Vatican City — When pilgrims pass through Rome along their long trek, they do not always get to meet Pope Francis much less get an "undersized" handshake.
But "Little Amal," an 11-foot puppet who is on a 5,000-mile pilgrimage from the Syrian border through eight countries to the United Kingdom, got to offer the pope her enormous hand, which he welcomed by grasping one finger.
Supported by her puppet masters and surrounded by hundreds of kids in the Vatican's San Damaso Courtyard of the Apostolic Palace, Little Amal arrived in Rome Sept. 10 after leaving the Syrian-Turkish border July 27. She was due to reach Manchester in early November.
Little Amal represents an unaccompanied 9-year-old Syrian refugee girl who is looking for her mother and hoping to start a new life.
"Will the world let her?" "How will you welcome Amal?" are some of the questions being asked of those who encounter her, according to organizers who want to highlight the vulnerability and the potential of displaced children and unaccompanied minors fleeing war or hardship.
According to the project's web site, WalkWithAmal.org, she is 11 feet tall "because we want the world to grow big enough to greet her. We want her to inspire us to think big and to act bigger," said Amir Nizar Zuabi, the artistic director of this unique outdoor "public art project" called "The Walk" and starring Amal, whose name means "hope."
Everywhere Little Amal goes, hundreds of communities and individual artists welcome her with organized projects, festivals and cultural performances of music, theater and dance. The aim is to tell the stories of those who are often marginalized, feared or pitied and help promote dialogue and collaboration, according to the website.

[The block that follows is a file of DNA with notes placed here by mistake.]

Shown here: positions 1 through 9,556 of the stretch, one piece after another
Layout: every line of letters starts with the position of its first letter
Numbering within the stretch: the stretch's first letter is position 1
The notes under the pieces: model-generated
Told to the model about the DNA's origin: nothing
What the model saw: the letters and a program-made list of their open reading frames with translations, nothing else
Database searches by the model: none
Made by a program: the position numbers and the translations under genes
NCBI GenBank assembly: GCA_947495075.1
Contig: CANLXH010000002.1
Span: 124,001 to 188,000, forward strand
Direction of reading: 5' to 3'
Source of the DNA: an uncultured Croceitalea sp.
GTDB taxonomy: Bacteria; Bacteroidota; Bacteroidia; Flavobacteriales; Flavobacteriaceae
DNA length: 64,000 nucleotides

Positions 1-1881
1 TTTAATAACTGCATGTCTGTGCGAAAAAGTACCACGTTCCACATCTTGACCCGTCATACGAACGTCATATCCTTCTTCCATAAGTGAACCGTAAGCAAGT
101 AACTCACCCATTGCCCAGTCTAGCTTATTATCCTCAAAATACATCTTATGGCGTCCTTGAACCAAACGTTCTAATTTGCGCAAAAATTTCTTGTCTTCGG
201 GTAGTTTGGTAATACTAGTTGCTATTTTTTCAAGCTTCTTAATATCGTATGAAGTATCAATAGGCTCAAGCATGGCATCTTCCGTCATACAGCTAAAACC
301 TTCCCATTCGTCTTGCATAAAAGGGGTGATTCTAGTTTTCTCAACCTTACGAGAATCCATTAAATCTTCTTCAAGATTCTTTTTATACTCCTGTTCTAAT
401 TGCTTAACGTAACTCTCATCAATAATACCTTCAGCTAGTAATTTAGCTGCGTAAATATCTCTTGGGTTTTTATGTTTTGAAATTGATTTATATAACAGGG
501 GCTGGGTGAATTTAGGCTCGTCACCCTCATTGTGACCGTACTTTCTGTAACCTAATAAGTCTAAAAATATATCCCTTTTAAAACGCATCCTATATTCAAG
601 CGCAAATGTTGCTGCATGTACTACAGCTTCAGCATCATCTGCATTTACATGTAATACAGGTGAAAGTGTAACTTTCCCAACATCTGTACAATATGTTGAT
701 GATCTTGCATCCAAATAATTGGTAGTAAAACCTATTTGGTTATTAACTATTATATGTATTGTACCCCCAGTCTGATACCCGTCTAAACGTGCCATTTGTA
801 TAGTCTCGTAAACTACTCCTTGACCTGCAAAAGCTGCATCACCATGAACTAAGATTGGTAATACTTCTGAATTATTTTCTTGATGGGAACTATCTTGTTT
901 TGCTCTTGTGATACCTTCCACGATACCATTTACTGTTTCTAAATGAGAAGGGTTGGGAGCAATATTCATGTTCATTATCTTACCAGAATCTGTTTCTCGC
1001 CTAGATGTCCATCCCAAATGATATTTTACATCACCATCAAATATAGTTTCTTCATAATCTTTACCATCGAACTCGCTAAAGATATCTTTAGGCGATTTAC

Cardinal Michael Czerny, undersecretary for migrants and refugees at the Vatican Dicastery for Promoting Integral Human Development, welcomed Little Amal in St. Peter's Square, together with representatives of the Diocese of Rome, Rome's Caritas, volunteers and kids, who came together to make a kite.
In his greeting, the cardinal said the Bible says, "Do not forget hospitality; some, practicing it, have welcomed angels without knowing it."
"It is up to us to welcome and protect (migrants and refugees) as the first essential steps toward promoting their integral human development, which is the kind of future we all want," he said.
Then, to see the pope, Little Amal joined hundreds of kids who are part of the national Caritas Italy project "APRI," which, since it began in 2020, has welcomed and integrated more than 600 migrants and refugees into local communities.
Little Amal will cross the same waterways and cities countless other migrants travel, carrying the message, "Do not forget about us," and galvanizing support for safer passage and integration for refugees.
Made by the Handspring Puppet Company, Little Amal was crafted from molded from natural cane and carbon fiber by dozens of artists, and she needs four puppeteers to help her come to life, including animating her eyes and face.
People can follow her journey on Facebook and Instagram at walkwithamal, and Twitter @walkwithamal.